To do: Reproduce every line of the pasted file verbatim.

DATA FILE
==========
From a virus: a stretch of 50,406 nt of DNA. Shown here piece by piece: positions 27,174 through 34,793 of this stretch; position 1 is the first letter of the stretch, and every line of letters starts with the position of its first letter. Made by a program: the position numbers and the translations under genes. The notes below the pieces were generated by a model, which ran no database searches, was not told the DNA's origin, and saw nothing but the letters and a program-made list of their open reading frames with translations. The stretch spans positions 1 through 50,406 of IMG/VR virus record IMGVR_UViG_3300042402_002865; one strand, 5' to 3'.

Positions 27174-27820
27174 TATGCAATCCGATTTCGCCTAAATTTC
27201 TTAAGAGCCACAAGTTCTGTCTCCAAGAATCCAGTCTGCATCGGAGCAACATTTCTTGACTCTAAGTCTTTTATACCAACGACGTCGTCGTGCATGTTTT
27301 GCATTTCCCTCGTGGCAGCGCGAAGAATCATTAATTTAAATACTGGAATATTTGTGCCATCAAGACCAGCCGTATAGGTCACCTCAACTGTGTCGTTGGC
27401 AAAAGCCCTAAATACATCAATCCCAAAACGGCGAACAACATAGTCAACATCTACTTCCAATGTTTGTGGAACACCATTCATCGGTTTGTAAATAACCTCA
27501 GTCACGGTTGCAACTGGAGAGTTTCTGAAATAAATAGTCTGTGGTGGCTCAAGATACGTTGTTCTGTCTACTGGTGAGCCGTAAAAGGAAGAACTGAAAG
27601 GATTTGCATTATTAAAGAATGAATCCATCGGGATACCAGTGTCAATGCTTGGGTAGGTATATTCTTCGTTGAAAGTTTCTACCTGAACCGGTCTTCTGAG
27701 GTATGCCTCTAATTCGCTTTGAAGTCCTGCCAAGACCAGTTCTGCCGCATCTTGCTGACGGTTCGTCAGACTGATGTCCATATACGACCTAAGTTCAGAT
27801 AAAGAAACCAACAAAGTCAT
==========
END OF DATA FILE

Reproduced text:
From a virus: a stretch of 50,406 nt of DNA. Shown here piece by piece: positions 27,174 through 34,793 of this stretch; position 1 is the first letter of the stretch, and every line of letters starts with the position of its first letter. Made by a program: the position numbers and the translations under genes. The notes below the pieces were generated by a model, which ran no database searches, was not told the DNA's origin, and saw nothing but the letters and a program-made list of their open reading frames with translations. The stretch spans positions 1 through 50,406 of IMG/VR virus record IMGVR_UViG_3300042402_002865; one strand, 5' to 3'.

Positions 27174-27820
27174 TATGCAATCCGATTTCGCCTAAATTTC
27201 TTAAGAGCCACAAGTTCTGTCTCCAAGAATCCAGTCTGCATCGGAGCAACATTTCTTGACTCTAAGTCTTTTATACCAACGACGTCGTCGTGCATGTTTT
27301 GCATTTCCCTCGTGGCAGCGCGAAGAATCATTAATTTAAATACTGGAATATTTGTGCCATCAAGACCAGCCGTATAGGTCACCTCAACTGTGTCGTTGGC
27401 AAAAGCCCTAAATACATCAATCCCAAAACGGCGAACAACATAGTCAACATCTACTTCCAATGTTTGTGGAACACCATTCATCGGTTTGTAAATAACCTCA
27501 GTCACGGTTGCAACTGGAGAGTTTCTGAAATAAATAGTCTGTGGTGGCTCAAGATACGTTGTTCTGTCTACTGGTGAGCCGTAAAAGGAAGAACTGAAAG
27601 GATTTGCATTATTAAAGAATGAATCCATCGGGATACCAGTGTCAATGCTTGGGTAGGTATATTCTTCGTTGAAAGTTTCTACCTGAACCGGTCTTCTGAG
27701 GTATGCCTCTAATTCGCTTTGAAGTCCTGCCAAGACCAGTTCTGCCGCATCTTGCTGACGGTTCGTCAGACTGATGTCCATATACGACCTAAGTTCAGAT
27801 AAAGAAACCAACAAAGTCAT